Race Problem on Railroads

North Carolina plans for Jim Crow cars draw attention.


The Plan in North Carolina for Running Separate Coaches.

RALEIGH, N.C., Dec. 11. - There has been a demand for separate coaches for the whites and blacks on the railroads of this State ever since the war, but the influence of the railroads has been sufficient to prevent the introduction of the "Jim Crow" cars as they are called by the negroes. The argument of the railroads was that separate coaches would add greatly to the expense of the railroads, and this prevailed with the Legislature and the Railroad Commission until now.

Last week there was a resolution before the commission requiring the railroads to provide separate coaches for the races, and, after argument, it was laid aside in order that the Legislature at its session, which begins on the second Wednesday in January, may provide for this new feature in transportation by regular enactment. Some of the railroad shave withdrawn their opposition to the "Jim Crow" cars, with the understanding that the second-class fare will be abolished, and the first-class fare reduced from 3 1/4 cents to 3 cents. This is the plan that is in force in South Carolina and other Southern States where the "Jim Crow" car prevails. It is known that Col. A. B. Andrews, First Vice President of the Southern Railway, has withdrawn his opposition, and favors the reduction of the fare to 3 cents and the abolition of the second-class fare.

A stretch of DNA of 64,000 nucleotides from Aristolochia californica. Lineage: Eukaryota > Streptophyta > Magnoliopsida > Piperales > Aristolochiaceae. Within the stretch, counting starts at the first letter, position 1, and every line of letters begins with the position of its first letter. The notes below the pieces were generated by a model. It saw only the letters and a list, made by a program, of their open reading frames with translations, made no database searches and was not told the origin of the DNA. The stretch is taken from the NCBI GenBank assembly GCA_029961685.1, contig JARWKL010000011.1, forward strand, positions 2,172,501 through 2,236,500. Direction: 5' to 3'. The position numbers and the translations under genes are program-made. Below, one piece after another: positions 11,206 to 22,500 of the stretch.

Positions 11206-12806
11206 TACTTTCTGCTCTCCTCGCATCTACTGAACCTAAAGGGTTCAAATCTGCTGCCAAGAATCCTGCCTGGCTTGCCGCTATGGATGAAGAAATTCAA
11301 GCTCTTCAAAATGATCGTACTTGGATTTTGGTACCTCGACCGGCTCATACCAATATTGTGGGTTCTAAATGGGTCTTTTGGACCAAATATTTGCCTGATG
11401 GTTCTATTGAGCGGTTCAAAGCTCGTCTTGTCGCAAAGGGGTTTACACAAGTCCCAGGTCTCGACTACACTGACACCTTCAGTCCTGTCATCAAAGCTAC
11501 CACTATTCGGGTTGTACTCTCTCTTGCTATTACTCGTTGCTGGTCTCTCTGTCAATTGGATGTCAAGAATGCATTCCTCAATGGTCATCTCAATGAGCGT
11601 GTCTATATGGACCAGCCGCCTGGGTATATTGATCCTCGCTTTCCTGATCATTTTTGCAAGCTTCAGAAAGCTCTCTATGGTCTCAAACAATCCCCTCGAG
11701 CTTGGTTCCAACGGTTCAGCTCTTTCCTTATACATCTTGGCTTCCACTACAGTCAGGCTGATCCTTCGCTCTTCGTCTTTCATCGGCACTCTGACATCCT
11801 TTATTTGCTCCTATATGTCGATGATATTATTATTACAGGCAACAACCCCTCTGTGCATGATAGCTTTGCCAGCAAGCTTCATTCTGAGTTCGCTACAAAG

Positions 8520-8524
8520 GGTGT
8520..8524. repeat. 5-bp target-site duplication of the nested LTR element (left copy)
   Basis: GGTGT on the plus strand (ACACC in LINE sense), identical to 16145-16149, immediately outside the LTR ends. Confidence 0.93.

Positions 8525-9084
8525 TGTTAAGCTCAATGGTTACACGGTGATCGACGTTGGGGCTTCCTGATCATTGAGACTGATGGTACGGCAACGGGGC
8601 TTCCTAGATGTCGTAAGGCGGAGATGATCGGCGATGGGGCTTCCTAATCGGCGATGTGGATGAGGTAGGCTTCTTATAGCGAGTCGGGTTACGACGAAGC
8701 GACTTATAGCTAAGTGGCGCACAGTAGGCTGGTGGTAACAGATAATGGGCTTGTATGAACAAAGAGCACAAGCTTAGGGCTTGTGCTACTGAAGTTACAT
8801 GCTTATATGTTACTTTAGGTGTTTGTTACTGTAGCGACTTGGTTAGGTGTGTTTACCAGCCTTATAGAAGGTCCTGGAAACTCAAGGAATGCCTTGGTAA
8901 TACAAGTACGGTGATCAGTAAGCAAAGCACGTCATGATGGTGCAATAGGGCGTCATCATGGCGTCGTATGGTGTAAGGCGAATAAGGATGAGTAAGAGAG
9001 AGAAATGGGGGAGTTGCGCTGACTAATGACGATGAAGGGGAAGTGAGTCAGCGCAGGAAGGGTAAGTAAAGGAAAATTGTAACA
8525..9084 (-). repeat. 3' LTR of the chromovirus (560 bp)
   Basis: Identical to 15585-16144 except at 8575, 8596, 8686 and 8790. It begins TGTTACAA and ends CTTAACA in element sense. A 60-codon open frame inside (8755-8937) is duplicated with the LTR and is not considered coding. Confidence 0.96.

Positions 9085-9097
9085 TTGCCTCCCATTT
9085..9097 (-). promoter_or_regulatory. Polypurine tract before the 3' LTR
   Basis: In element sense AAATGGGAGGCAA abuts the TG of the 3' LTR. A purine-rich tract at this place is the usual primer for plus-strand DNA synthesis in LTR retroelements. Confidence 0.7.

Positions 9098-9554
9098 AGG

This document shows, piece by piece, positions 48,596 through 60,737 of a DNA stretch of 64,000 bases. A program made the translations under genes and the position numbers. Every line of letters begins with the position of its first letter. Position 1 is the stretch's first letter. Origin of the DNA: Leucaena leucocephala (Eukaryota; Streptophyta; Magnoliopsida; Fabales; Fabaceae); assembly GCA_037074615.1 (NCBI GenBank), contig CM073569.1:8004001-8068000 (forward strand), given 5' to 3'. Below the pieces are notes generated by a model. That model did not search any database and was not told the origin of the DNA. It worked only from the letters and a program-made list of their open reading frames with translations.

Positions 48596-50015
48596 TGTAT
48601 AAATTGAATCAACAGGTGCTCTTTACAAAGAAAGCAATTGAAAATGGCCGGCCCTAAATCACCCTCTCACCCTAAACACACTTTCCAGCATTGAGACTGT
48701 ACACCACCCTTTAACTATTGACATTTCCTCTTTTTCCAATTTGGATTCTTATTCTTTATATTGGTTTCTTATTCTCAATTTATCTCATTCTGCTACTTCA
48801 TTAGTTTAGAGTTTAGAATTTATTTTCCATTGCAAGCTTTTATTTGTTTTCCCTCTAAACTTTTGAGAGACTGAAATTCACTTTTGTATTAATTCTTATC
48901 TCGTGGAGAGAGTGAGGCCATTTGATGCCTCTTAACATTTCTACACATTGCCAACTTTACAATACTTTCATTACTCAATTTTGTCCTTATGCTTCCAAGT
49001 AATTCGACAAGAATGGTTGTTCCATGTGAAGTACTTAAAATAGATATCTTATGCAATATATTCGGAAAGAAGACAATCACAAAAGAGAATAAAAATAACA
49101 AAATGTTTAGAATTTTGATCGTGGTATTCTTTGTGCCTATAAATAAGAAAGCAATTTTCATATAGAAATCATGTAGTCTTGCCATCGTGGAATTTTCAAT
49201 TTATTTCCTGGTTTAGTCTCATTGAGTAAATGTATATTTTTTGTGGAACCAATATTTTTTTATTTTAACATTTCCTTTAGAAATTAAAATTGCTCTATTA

Of course the same accommodations are to be provided for the same money, but notwithstanding this fact, it is well known that there is nothing connected with the race problem that so galls and cuts the negro as the policy of separate cars for the races. It is an unerring fact that the negro never goes into a second-class car if he has the money to pay for first-class accommodation.

Here in Raleigh, where the Union Station has a separate room for the negroes, there has been continual opposition and complaint on the part of the negroes. The result of the recent election has settled this matter, and it will be put into law by the incoming legislature, and there will be no opposition thereto by the negroes. The white people seem to be in no humor for any delay in carrying out this policy.

About this Document

  • Source: New York Times
  • Date: December 18, 1898